Attorney General Jess Sessions
American Civil Liberties Union lawyer Christopher Anders asked the Alabama Bar to determine whether Attorney General Jeff Sessions violated the Alabama Rules of Professional Conduct during a testimony over his Russian contacts. In this photo, Sessions speaks at a news conference at the Justice Department in Washington, March 2, 2017. REUTERS/Yuri Gripas

An American Civil Liberties Union (ACLU) lawyer asked the Alabama State Bar, in an ethics complaint filed Thursday, to determine if Attorney General Jeff Sessions violated the Alabama Rules of Professional Conduct while giving a testimony to the Senate Judiciary Committee rejecting claims of any contact with Russian officials.

“Jeff Sessions told a falsehood to the Senate, and did nothing to correct his statement until he was exposed by the press more than a month later. No attorney, whether just starting out as a new lawyer or serving as the country’s top law enforcement officer, should lie under oath. The Alabama bar must investigate this wrong fully and fairly,” Christopher Anders, deputy director of the ACLU's legislative office, who filed the complaint, said in a statement.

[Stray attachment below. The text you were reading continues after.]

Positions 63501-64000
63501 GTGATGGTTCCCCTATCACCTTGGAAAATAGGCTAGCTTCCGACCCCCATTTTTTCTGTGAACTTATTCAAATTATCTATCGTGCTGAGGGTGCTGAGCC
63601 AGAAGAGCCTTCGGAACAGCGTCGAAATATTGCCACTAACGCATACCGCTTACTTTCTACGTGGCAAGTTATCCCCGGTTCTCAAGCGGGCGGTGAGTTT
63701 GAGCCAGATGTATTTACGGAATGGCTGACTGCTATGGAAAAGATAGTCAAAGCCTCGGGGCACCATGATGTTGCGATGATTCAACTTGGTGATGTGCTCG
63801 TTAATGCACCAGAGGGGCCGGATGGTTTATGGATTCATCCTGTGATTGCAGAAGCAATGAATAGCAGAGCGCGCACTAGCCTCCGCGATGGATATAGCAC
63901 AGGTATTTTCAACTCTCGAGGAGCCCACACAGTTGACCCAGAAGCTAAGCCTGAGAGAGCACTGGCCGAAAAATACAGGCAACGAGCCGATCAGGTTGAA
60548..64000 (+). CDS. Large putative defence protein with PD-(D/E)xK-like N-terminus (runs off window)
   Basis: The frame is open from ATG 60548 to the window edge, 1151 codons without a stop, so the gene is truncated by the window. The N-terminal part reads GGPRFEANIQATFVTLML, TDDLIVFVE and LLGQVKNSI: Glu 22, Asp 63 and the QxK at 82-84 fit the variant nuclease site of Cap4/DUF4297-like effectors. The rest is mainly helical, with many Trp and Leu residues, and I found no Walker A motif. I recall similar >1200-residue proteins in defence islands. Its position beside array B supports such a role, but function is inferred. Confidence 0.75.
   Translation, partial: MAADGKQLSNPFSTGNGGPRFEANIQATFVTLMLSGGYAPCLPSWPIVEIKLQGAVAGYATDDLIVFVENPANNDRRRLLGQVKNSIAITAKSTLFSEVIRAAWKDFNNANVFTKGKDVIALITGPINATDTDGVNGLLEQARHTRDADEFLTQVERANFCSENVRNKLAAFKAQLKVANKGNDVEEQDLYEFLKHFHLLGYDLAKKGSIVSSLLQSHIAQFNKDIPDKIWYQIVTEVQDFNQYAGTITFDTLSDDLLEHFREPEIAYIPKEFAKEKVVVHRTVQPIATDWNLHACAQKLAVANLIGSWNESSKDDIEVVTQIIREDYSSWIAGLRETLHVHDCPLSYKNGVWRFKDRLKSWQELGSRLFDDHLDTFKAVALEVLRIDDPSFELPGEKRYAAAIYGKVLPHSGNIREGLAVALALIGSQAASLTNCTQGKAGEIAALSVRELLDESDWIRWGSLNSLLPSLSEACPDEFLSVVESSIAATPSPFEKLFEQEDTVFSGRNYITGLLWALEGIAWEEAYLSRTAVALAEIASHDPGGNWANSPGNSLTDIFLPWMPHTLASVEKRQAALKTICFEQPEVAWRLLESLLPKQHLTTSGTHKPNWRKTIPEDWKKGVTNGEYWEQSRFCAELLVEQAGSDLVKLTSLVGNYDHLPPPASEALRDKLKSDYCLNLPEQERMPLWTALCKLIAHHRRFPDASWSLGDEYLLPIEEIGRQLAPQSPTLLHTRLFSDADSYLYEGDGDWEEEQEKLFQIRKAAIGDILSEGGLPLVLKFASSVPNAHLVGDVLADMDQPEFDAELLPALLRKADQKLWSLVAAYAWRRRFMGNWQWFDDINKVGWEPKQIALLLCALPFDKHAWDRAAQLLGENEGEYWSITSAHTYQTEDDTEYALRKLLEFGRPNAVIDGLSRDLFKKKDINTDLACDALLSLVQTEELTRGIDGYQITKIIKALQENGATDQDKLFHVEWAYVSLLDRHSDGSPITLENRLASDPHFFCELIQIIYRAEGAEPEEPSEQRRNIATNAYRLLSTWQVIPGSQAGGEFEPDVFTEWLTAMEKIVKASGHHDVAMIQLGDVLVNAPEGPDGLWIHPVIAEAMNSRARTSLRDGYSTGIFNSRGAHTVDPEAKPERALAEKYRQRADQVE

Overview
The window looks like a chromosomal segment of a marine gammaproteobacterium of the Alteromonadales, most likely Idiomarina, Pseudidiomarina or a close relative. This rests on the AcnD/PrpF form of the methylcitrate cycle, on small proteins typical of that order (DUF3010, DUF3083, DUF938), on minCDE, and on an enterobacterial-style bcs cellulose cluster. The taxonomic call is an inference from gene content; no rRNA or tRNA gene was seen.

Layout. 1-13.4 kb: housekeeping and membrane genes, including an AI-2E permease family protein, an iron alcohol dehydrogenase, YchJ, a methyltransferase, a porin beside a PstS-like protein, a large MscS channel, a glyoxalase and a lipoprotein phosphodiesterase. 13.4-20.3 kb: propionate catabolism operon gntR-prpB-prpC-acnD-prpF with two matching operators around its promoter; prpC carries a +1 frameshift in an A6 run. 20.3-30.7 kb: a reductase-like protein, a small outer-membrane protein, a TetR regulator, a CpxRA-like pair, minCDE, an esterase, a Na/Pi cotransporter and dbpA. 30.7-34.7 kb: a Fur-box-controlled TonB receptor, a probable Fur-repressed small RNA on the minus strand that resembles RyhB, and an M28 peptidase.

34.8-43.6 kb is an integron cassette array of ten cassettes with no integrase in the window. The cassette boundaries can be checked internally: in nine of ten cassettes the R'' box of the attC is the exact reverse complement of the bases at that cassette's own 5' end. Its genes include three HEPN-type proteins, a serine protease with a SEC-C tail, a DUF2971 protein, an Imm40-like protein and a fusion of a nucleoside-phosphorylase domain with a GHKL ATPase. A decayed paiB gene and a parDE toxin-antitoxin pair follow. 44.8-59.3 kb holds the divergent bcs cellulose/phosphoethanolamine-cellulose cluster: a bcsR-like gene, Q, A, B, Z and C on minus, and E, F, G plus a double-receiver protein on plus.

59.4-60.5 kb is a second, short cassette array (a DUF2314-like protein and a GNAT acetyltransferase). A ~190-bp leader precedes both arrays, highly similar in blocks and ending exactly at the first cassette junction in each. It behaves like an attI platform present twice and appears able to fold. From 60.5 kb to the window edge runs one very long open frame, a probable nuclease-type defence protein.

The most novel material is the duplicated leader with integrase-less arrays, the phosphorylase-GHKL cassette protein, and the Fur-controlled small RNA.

Read: Al Franken Calls Jeff Sessions' Russian Contacts Explanation 'Ridiculous'

In January, during his confirmation hearing, Sessions testified under oath saying he "did not have communications with the Russians" throughout the U.S. presidential campaign. However, the Washington Post reported on March 1, citing Justice Department officials that Sessions — who was still Alabama senator — was in touch with the Russian ambassador Sergei Kislyak. According to the officials, the attorney general spoke to Kislyak in July and September "at the height of what U.S. intelligence officials say was a Russian cyber campaign to upend the U.S. presidential race.”

On March 2, Sessions held a press conference, in which he agreed to have been in contact with one Russian official a couple of times.

“Let me be clear: I never had meetings with Russian operatives or Russian intermediaries about the Trump campaign,” Sessions said at the time. “The idea that I was part of a ‘continuing exchange of information during the campaign between Trump surrogates and intermediaries for the Russian government’ is totally false.”

“In retrospect, I should have slowed down and said, ‘Yes, I did meet with one Russian official a couple of times,'” the attorney general said. He added that he recused himself from investigations into President Donald Trump's presidential campaign and its alleged contact with Russians.

Following this, Democrats have called for Sessions’ resignation. Also, according to a Quinnipiac University released Wednesday, 52 percent of respondents voted that Sessions lied under oath. Another 51 percent of voters said that he should have stepped down after admitting instead of recusing himself.